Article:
- By Thomas E. RicksThomas E. Ricks covered the U.S. military from 1991 to 2008 for the Wall Street Journal and then the Washington Post. He can be reached at email@example.com.
It is always great to read a book about a place when you are in that place — for example, reading Killer Angels while on a trip to walk the Gettysburg battlefield, or Son of the Morning Star while driving across Montana or Wyoming.
But you can’t always be on location. Where in the U.S. would be the best place to read a Vietnam novel? I think probably Louisiana, with the humidity off the sea, the strange birds singing, the rats hiding in the palm trees, the pervasive fog of official corruption. Likewise, novels about the war in Afghanistan would do well in the dry mountains of New Mexico. (Santa Fe reminds me some of the Kabul I knew many decades ago, whilst Albuquerque has a Kandahar-like climate.)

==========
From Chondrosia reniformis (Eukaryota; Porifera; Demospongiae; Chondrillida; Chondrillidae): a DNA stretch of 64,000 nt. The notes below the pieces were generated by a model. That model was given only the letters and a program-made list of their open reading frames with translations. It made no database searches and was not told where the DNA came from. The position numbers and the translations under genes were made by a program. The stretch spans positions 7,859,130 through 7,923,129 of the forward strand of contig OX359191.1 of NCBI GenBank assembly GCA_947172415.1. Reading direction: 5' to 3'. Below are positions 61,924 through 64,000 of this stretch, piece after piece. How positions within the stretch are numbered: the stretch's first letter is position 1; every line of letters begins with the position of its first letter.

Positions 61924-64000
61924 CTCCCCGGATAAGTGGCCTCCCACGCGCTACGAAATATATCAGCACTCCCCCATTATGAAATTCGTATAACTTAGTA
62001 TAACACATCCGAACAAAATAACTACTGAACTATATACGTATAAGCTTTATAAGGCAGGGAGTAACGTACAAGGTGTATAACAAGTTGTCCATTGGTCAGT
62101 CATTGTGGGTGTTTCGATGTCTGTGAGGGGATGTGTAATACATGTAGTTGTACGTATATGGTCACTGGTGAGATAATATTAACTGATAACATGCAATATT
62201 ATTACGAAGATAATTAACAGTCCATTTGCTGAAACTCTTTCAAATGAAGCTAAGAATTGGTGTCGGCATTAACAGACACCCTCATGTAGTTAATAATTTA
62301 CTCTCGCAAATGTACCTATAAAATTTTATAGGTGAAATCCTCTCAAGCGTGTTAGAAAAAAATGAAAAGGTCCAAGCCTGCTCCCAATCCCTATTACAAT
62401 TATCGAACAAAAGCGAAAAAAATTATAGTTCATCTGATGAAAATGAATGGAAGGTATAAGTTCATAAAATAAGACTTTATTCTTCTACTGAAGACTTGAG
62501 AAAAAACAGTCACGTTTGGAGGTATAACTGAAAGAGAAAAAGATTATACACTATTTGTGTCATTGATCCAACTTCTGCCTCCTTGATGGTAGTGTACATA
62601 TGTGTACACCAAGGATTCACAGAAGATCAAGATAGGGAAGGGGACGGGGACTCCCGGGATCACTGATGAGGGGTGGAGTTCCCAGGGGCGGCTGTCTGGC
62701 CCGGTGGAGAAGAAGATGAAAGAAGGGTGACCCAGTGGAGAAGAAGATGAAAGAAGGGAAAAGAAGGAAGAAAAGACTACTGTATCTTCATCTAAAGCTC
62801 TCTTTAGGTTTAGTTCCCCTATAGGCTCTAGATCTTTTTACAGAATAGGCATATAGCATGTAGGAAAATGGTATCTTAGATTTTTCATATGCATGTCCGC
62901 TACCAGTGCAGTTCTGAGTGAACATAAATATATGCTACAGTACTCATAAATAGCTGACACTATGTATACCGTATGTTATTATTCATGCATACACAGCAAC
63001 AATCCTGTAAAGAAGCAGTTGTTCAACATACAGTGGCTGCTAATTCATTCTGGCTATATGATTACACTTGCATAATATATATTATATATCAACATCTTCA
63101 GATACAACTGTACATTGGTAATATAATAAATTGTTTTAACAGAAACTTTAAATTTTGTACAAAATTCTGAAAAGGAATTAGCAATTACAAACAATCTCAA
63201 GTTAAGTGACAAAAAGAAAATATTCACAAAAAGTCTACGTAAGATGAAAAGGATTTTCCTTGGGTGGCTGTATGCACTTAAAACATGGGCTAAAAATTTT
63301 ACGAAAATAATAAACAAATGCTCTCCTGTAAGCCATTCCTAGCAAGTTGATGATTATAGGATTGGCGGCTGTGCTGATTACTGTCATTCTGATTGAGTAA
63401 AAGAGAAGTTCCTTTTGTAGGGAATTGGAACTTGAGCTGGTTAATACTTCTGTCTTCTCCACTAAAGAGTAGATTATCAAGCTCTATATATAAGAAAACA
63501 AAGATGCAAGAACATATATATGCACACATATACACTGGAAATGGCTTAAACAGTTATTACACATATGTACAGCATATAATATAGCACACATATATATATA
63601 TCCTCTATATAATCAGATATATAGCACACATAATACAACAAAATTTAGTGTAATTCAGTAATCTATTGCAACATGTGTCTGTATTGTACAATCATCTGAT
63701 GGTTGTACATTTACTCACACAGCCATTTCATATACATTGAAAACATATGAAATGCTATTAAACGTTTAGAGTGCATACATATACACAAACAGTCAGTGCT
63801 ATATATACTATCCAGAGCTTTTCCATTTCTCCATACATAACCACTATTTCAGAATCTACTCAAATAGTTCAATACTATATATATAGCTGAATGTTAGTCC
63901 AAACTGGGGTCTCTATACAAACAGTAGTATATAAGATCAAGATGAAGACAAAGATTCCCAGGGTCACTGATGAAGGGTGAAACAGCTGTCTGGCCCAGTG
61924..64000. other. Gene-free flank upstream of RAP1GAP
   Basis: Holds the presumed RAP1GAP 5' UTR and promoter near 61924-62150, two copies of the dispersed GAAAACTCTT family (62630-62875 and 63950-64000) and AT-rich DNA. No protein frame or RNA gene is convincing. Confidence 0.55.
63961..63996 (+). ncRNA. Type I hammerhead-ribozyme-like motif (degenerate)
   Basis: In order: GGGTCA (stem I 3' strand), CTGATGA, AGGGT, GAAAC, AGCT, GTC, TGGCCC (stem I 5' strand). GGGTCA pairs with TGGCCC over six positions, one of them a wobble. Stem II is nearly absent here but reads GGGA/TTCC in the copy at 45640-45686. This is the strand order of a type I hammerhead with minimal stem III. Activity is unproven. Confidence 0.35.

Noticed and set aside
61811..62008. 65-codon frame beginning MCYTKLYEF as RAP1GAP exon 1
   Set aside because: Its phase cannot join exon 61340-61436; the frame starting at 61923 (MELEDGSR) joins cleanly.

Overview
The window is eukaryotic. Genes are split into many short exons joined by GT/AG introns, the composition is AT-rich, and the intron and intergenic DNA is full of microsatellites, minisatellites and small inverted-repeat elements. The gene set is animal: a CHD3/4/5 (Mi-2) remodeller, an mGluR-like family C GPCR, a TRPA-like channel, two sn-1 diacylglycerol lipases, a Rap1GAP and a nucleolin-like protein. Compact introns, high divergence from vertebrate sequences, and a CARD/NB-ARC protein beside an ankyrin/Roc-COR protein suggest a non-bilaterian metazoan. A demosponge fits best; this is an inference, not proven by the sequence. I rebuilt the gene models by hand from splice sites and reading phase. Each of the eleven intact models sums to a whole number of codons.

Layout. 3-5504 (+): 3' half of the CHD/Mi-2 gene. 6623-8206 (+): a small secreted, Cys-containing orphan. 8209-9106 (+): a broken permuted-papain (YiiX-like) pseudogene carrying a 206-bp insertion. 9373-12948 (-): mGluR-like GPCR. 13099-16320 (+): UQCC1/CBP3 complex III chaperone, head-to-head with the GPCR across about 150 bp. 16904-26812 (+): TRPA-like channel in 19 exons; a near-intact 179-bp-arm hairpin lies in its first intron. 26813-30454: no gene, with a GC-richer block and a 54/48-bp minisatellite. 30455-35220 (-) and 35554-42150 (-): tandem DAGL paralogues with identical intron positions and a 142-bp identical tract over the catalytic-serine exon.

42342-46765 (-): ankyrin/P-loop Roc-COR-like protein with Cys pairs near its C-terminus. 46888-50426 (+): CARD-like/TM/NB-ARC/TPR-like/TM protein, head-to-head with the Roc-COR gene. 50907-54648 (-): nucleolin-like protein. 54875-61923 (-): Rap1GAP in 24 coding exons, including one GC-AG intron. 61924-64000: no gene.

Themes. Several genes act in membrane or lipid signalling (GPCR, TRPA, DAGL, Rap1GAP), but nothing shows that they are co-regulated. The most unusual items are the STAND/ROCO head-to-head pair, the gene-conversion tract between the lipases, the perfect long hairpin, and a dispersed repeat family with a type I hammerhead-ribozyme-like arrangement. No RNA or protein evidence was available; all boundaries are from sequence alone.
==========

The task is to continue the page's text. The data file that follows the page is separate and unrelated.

Iraq novels are harder to land. I dunno where in the U.S. I would want to read one. I guess in a dust storm in southern Arizona. But I don’t think we really have a place similar to Baghdad — that is, a huge, fetid, humid metropolis surrounded by dry desert. L.A. may be an awful city, but even so it doesn’t even come close.
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